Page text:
Bindis: Their History And Meaning
If you’ve ever seen a picture of the people of India, chances are you’ve seen a bindi. These small dots between the eyebrows are some of the most widely recognized cultural marks in the world, and carry with them a huge significance to the history of India.
Surprisingly, bindis are worn not only in India, but also Nepal, Bangladesh, Sri Lanka, Southest Asia, and Mauritius. Literally translated to “drop” or “small particle”, there are several variations of the decoration…from a paste to jewelry. Incredibly, this special mark has been used for almost 5,000 years, and is mentioned in India’s oldest text- the Rig Veda.
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There are several meanings of the bindi, each one equally valid. According to tradition, the mark between the eyes represents the spiritual seat of consciousness: the third eye, or ajna. This is an extremely important part of the chakra system.
By concentrating and opening the spiritual center between the eyebrows, a practitioner can eventually learn how to exit their body at will. Though it is mainly worn by women, it was once far more sexless. From Vedic times (5,000 years ago), it was used to worship the intellect of both men and women to ensure that thoughts, speech, and action became pure. It’s thought that a strong intellect can help make spiritual decisions in life without fear.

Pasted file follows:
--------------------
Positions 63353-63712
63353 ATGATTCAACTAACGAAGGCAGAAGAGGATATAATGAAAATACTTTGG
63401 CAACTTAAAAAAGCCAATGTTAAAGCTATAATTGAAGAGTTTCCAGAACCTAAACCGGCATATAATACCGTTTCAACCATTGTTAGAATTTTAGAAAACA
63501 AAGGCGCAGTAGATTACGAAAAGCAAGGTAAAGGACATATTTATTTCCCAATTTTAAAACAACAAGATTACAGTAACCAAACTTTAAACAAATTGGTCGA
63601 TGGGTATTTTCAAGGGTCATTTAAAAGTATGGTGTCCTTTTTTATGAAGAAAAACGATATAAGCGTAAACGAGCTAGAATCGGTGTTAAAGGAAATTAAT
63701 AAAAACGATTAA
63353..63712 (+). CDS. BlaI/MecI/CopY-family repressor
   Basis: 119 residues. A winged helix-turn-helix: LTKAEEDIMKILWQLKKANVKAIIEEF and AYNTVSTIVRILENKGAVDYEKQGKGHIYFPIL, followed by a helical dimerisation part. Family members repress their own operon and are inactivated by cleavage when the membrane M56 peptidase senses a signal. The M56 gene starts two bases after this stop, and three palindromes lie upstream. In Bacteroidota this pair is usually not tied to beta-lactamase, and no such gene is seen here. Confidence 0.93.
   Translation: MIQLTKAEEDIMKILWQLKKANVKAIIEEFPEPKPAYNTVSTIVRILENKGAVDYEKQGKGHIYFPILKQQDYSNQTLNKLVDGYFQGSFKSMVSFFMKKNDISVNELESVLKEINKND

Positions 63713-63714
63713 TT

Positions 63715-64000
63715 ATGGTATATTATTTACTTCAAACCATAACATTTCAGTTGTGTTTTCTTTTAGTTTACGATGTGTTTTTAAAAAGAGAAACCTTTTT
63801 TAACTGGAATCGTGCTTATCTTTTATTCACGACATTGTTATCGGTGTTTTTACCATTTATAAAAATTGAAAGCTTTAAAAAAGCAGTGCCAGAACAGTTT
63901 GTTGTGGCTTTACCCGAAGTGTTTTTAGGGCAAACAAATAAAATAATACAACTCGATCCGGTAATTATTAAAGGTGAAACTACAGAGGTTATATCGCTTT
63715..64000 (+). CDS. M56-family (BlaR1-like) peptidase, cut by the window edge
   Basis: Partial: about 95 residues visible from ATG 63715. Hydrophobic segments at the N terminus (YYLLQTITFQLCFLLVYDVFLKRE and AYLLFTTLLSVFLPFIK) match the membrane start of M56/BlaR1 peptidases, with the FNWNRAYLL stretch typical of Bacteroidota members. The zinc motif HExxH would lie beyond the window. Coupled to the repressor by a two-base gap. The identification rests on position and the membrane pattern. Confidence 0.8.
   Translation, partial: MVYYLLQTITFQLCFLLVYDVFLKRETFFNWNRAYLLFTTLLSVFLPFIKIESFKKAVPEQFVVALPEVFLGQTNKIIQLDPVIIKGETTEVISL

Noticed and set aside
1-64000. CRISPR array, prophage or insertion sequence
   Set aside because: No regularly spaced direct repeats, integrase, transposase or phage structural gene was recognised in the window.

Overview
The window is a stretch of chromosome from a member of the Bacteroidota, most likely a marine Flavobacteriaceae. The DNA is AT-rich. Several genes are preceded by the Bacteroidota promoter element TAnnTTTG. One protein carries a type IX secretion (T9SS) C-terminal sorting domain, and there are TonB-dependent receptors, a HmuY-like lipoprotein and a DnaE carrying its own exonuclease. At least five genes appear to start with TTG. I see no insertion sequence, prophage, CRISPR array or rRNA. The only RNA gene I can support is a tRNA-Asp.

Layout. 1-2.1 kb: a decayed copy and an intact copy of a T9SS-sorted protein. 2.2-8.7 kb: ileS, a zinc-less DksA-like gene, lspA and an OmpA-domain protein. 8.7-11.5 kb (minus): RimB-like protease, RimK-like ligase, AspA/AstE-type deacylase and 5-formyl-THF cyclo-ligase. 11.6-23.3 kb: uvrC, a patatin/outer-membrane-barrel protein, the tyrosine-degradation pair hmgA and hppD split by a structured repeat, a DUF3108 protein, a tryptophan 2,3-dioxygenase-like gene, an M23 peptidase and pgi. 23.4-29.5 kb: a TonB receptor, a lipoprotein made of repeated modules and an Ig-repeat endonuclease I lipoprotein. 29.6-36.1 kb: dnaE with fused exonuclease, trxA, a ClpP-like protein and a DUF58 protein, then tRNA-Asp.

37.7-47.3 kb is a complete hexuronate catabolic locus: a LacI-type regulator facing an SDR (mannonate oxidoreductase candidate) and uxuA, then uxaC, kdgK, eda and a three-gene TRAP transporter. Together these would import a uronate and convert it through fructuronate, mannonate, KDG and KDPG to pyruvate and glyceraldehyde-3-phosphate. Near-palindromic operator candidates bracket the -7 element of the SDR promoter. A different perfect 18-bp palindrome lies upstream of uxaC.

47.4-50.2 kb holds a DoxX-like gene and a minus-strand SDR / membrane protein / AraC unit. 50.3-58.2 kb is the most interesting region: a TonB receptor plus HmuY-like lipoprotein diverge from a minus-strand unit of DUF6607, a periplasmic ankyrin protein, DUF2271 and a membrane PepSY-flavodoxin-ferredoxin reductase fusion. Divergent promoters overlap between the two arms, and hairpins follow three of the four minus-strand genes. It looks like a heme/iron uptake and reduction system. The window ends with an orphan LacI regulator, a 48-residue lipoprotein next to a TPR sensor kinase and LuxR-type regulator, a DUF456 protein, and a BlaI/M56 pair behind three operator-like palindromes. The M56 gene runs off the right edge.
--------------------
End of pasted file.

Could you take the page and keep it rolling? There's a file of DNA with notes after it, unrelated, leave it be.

In the present day, women take the bindi mark as a way to show they’re spoken for in marriage. It represents the life-long commitment to her husband and is often times removed once if she becomes a widow. Sometimes, a far more elaborate and symbolic bindi decoration is applied in order to ward off evil spirits or to bring good luck.
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